Nilo

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See also: nilo

Esperanto[edit]

Esperanto Wikipedia has an article on:

Wikipedia eo

Pronunciation[edit]

Proper noun[edit]

Nilo ‎(accusative Nilon)

  1. Nile
    • 1931 December, Raymond Schwartz, “Optimismo”, in La stranga butiko, Tyresö: Inko, ISBN 91-7303-067-8, page 7:
      Nu, — mi estas krokodilo
      Ie ajn ĉe granda Nilo
      Well, — I am a crocodile
      Anywhere in a grand Nile

Italian[edit]

Pronunciation[edit]

/ˈnilo/

Proper noun[edit]

Nilo m

  1. Nile

Related terms[edit]

Anagrams[edit]


Latin[edit]

Noun[edit]

Nīlō

  1. dative of Nīlus
  2. ablative of Nīlus

Old Spanish[edit]

Etymology[edit]

From Latin Nīlum, accusative of Nīlus, from Ancient Greek Νεῖλος ‎(Neîlos), of Semitic origin.

Pronunciation[edit]

Proper noun[edit]

Nilo m

  1. Nile
    • c. 1250: Alfonso X, Lapidario, f. 17v.
      […] q́ en aquel logar o entra el grand ryo del nilo en la mar medio terrana, cria ſe y un animal que ſemeia en ſus miembros ¬ en todas ſus fayciones ala liebre de tierra. ¬ por endel llaman liebre marina.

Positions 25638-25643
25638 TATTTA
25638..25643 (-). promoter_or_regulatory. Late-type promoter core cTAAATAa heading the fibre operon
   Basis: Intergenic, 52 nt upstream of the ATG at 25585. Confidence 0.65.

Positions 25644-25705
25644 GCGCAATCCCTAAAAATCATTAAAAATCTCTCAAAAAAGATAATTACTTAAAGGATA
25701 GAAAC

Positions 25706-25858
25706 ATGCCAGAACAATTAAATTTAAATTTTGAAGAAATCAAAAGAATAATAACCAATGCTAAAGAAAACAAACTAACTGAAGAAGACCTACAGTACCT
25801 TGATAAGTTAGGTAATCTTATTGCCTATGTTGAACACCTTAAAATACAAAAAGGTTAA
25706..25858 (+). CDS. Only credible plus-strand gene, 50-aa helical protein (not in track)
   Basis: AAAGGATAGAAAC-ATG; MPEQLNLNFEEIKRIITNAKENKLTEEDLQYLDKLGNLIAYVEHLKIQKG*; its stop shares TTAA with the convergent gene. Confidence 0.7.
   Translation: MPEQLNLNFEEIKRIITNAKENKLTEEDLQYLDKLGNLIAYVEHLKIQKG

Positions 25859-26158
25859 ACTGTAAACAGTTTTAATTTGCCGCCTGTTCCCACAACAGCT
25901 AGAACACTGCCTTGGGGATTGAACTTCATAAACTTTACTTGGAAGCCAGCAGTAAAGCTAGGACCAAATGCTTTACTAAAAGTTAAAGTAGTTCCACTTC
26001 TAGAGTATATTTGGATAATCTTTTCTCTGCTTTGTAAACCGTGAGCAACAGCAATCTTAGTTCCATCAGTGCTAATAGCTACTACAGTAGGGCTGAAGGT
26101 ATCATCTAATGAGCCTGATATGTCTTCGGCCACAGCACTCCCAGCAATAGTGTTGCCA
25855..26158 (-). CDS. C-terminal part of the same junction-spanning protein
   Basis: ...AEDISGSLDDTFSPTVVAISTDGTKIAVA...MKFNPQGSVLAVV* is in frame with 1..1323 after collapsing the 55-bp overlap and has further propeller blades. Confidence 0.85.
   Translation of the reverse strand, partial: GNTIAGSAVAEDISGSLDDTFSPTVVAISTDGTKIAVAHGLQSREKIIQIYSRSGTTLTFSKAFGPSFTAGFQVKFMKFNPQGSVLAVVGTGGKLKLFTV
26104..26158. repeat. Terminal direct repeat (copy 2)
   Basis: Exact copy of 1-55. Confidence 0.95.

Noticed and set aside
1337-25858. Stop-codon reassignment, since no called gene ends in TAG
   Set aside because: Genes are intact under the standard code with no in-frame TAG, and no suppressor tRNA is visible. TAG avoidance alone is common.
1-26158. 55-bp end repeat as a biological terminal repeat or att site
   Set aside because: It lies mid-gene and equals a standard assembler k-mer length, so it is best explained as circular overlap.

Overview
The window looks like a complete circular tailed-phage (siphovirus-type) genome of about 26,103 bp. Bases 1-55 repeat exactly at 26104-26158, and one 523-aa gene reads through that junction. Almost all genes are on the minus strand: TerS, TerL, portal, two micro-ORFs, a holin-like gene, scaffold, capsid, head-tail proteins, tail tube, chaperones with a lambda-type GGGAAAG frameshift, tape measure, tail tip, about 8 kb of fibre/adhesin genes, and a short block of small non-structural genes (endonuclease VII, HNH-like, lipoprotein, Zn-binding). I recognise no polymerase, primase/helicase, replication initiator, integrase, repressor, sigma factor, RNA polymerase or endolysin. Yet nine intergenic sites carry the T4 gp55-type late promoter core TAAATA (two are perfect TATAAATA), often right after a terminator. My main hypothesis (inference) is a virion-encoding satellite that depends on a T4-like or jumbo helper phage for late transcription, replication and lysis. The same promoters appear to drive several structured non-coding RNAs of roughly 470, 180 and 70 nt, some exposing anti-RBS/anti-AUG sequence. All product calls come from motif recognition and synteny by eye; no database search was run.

[…] that in that place, where the great river Nile enters the Mediterranean Sea, there breeds an animal that is similar in its limbs and all of its features to the land hare, and thus they call it a marine hare.

Descendants[edit]


Portuguese[edit]

Proper noun[edit]

Nilo m

  1. Nile (river in northeastern Africa)

Spanish[edit]

Etymology[edit]

From Latin Nīlus, from Ancient Greek Νεῖλος ‎(Neîlos), of Semitic origin (compare Arabic نهر ‎(nahr), Aramaic נהרא ‎(nahrā), Hebrew נהר ‎(nahar, river)).

Pronunciation[edit]

Proper noun[edit]

Nilo m

  1. Nile

Derived terms[edit]

See also[edit]